Massaging Texts

Massaging a Text

A “text” here is understood as a spoken text. For example, a picture description or account of yesterday’s activities, or an explanation of a cultural rite, if they are captured on tape, are examples of texts. It could also be a written story or other written material that is read aloud.

Massaging a text in general:

Note: During this process, the Nurturer is speaking on the tape.

Step 1. Acquire the text (easy example: a picture description; medium example: a familiar story or story to accompany a picture book; challenging example: a description of a cultural rite, an excerpt from a life story).

Step 2. Go over it monolingually in the target language, a sentence at a time, ‘negotiating meanings’ that you don’t understand, and making brief notes as appropriate. This generates good conversational interaction. You can note down new vocabulary and other details that will help in subsequent listening.

Step 3. Later use the notes you made as necessary, in order to listen again with comprehension. Each time you listen you should need the notes less than before. Listen to it until you no longer need to refer to the notes. (Typically three or four listenings.) Listen again periodically to keep what you learned alive in your brain.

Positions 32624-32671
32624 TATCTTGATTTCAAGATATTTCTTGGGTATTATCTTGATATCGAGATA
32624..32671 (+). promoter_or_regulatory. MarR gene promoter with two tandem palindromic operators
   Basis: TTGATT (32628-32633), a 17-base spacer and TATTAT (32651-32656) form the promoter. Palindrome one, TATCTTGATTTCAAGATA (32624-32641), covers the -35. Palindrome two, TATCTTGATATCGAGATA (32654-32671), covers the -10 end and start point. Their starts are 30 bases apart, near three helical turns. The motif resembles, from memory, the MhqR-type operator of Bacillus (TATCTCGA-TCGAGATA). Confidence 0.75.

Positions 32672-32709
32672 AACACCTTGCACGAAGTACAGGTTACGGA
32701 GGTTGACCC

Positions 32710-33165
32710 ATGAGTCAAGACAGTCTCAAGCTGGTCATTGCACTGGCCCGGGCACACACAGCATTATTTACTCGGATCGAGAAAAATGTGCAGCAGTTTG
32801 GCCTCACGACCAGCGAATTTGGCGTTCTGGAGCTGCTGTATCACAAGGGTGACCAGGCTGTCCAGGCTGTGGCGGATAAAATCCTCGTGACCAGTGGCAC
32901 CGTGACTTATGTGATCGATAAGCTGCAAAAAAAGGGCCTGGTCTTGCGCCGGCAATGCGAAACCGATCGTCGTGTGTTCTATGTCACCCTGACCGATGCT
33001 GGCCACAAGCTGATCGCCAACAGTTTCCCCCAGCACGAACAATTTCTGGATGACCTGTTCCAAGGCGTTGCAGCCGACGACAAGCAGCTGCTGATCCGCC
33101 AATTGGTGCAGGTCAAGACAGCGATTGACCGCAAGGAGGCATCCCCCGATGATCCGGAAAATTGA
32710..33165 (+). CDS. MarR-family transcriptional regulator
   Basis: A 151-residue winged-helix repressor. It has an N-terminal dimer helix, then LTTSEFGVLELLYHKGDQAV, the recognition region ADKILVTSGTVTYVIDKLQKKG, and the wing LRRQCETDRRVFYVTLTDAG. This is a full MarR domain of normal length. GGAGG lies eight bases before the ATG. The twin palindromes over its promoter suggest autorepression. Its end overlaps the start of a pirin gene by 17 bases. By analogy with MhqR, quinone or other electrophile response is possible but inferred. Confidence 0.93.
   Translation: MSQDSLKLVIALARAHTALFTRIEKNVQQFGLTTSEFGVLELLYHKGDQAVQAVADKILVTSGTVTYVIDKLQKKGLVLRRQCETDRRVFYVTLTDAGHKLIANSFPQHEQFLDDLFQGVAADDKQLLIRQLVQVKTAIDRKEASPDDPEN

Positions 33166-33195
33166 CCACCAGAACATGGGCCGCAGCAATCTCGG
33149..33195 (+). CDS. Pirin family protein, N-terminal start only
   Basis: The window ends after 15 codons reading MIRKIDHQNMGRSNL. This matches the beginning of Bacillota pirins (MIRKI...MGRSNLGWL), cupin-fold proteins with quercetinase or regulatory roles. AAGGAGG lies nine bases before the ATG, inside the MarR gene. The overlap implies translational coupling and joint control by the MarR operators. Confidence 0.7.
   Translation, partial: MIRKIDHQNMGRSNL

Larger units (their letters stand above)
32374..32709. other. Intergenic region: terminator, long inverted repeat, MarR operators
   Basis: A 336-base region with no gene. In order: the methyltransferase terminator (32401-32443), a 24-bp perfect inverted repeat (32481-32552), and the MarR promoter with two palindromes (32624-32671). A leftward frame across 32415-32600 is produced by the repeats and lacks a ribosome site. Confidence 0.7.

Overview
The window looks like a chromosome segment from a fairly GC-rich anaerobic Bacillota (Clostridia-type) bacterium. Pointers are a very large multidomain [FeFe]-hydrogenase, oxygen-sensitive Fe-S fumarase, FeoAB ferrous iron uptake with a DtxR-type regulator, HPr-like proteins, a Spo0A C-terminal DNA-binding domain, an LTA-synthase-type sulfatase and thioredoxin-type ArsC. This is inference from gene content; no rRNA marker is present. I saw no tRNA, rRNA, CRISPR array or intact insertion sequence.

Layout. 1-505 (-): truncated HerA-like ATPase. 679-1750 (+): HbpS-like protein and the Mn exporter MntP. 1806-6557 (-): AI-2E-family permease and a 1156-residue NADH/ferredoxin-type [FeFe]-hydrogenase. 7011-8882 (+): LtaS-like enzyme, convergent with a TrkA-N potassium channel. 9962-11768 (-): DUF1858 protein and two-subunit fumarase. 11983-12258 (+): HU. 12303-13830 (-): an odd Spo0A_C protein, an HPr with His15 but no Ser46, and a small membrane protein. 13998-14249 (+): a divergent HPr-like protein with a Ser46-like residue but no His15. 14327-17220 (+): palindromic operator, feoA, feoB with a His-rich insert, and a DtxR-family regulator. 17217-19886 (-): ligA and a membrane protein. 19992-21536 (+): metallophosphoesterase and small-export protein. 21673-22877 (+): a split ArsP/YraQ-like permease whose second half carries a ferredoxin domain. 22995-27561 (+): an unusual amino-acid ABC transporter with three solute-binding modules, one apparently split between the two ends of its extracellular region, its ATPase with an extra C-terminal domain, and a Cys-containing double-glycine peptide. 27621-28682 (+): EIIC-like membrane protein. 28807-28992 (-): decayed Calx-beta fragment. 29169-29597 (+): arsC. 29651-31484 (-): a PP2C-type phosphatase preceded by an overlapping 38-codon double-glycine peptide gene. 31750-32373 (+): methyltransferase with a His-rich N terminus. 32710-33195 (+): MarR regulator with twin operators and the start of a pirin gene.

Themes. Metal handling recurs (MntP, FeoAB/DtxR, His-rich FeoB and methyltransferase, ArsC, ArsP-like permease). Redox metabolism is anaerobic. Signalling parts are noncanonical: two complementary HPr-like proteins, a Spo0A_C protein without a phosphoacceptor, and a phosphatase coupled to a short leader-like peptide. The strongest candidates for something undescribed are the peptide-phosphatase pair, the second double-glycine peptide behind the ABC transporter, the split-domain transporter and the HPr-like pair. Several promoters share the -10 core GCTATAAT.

Picture Descriptions

In the case of a picture descriptions, you can get started in the following manner.:

Step 1. Ask the language helper to describe everything happening in the picture. Tape-record him or her as s/he does it (she should not practice and plan in detail what s/he will say!).

Step 2. Rewind to the beginning, and play back a sentence at a time, with the page before you. This will be your monolingual time. And it is important that you not fall back on your contact language at all until the debriefing.

Step 3. After the helper has gone, do the repeated listenings as described above

Pitfalls

In making notes, don’t write translations of every sentence, and generally, don’t write notes about anything that you already understand (as many are wont to do). Try to understand without feeling compelled to translate. The notes should be the minimum necessary for using the text as a comprehension text that stands largely on its own.

Later on, if you want to transcribe the text in written form for reading practice, pay a native speaker to do the transcribing. Transcribing is a tedious activity for a learner, and not terribly profitable. In any case, the strategy is aimed at using the text as a “listening text”. It can become part of a collection of listening texts that you are compiling.

Additional Activities with Story:

Repeat the story, but use different activities to repeat the language

1. Use story

2. Use stickers

3. Use Legos or Cuisinaire rods

4. Act it out

5. Use a flannel board


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